Thursday, 27 May 2010

Capitalism, and Leslie Nielsen - Reviews #39

Occasionally I write rude words and then don't delete them. There are two in this first review - please avoid if that's likely to offend.

Capitalism: A Love Story (Michael Moore, 2009) is an important, immensely enlightening movie, even though it's hamstrung by Michael Moore's usual problems: a scattergun approach, a slight disingenuousness and an unfortunate propensity to exploit his subjects, even as he fights their corner.

The first half of the movie has some great things in it, but it's a mess, jumping from one idea to the next in a haphazard manner that suggests a stream of consciousness. It includes a gutting section showing families being turfed out of their houses, a hilarious if obvious juxtaposition of Presidents Carter and Reagan, a succession of revealing statistics about rising executive bonuses and spiralling foreclosures and an incongruous comic song about Cleveland. The highlights are an investigation of corporations benefiting from the deaths of employees that's chilling, if sometimes a little playful with the facts, and a focus on Citibank's notorious leaked memo in which they lamented the fact that the poorest 95 per cent of the country still had 95 per cent of the vote. The apparently indiscriminate jumble of scenes in this first hour is what the whole film would doubtless have looked like had the banking crisis not intervened, handing Moore a peerless example of exactly what's wrong with the current financial system. And what he does with that subject is great.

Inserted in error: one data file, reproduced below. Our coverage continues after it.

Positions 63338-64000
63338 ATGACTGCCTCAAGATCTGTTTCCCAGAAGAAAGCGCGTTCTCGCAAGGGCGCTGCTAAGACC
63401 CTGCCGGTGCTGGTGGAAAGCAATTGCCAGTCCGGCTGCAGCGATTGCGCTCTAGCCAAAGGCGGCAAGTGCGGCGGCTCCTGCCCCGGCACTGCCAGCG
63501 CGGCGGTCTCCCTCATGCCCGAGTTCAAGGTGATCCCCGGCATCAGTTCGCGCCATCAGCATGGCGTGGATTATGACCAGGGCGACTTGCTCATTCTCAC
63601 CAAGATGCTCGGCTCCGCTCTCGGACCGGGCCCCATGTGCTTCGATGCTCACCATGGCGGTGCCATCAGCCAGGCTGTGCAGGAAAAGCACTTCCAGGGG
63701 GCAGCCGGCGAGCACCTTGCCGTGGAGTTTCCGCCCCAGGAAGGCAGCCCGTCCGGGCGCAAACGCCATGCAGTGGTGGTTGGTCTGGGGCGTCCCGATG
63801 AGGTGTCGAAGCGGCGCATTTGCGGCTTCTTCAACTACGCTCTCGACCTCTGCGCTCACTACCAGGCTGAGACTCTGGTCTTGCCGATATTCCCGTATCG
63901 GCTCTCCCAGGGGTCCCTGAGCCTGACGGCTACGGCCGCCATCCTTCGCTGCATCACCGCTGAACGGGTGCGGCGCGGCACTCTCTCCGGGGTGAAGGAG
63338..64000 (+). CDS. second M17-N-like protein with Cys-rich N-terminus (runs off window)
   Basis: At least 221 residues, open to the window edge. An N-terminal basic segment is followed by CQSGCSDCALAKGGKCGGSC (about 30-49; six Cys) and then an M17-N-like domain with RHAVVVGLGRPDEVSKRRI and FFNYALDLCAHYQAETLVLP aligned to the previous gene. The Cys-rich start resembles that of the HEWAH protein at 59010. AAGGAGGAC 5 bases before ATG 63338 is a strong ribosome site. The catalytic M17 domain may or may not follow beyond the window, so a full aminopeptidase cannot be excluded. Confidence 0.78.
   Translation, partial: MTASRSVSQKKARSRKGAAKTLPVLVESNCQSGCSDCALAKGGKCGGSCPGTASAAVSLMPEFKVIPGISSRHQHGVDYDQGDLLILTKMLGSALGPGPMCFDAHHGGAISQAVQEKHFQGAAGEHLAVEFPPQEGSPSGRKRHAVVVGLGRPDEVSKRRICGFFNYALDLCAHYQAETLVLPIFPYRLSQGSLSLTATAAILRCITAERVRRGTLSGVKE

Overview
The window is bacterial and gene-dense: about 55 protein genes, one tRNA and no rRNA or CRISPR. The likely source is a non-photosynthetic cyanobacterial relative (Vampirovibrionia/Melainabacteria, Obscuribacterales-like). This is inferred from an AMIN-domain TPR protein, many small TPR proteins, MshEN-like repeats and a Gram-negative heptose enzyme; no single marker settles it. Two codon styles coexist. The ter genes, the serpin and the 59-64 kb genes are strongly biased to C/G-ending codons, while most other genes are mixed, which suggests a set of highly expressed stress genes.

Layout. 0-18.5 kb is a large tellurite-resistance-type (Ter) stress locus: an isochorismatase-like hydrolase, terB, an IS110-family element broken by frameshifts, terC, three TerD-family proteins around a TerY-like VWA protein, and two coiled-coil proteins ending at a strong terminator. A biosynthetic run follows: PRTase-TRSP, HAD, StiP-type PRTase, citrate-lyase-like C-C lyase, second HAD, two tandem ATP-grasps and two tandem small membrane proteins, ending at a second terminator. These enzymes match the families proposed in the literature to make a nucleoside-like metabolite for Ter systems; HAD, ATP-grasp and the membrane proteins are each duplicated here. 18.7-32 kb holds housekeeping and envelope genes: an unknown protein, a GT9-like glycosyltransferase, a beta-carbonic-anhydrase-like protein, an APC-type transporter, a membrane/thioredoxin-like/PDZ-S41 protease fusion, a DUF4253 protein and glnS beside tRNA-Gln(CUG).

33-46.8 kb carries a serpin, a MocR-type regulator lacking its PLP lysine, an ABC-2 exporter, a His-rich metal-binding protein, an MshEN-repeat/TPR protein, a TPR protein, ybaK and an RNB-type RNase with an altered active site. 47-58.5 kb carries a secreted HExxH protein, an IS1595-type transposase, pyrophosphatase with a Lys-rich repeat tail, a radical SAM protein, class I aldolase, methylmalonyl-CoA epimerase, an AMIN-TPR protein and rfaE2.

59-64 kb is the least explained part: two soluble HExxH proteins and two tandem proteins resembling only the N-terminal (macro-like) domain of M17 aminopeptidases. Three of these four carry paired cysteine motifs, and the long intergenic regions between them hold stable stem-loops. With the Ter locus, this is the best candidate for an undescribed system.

You can quibble with the filmmaker's cameraman zooming in for a greedy close-up of a sobbing child, or lampoon the frankly crap stunts that play second-fiddle to the main narrative here, but the portrait of the banks screwing the little people that dominates the film's second half is utterly superb: scrupulously researched and passionately presented. Beginning with some heavyhanded editorialising about banking terms like "derivatives" being used to hide dodgy practices - a point that's pretty poorly made - we quickly move onto the good stuff. Moore explains how Alan Greenspan and the U.S. Treasury encouraged Americans to obtain subprime mortgages, investigates Countrywide Financial's VIP loans programme and zeroes in magnificently on the bailout of major banks pushed through in 2008. Some of his revelations are just gobsmacking, like the FBI's estimate that 80 per cent of mortgage foreclosures during the financial meltdown were lender-induced. Moore also implies that Obama attracted widespread support because he was accused of being a socialist, which is clearly bollocks, but the last hour of this film is so sure-footed and insightful we'll let that slide.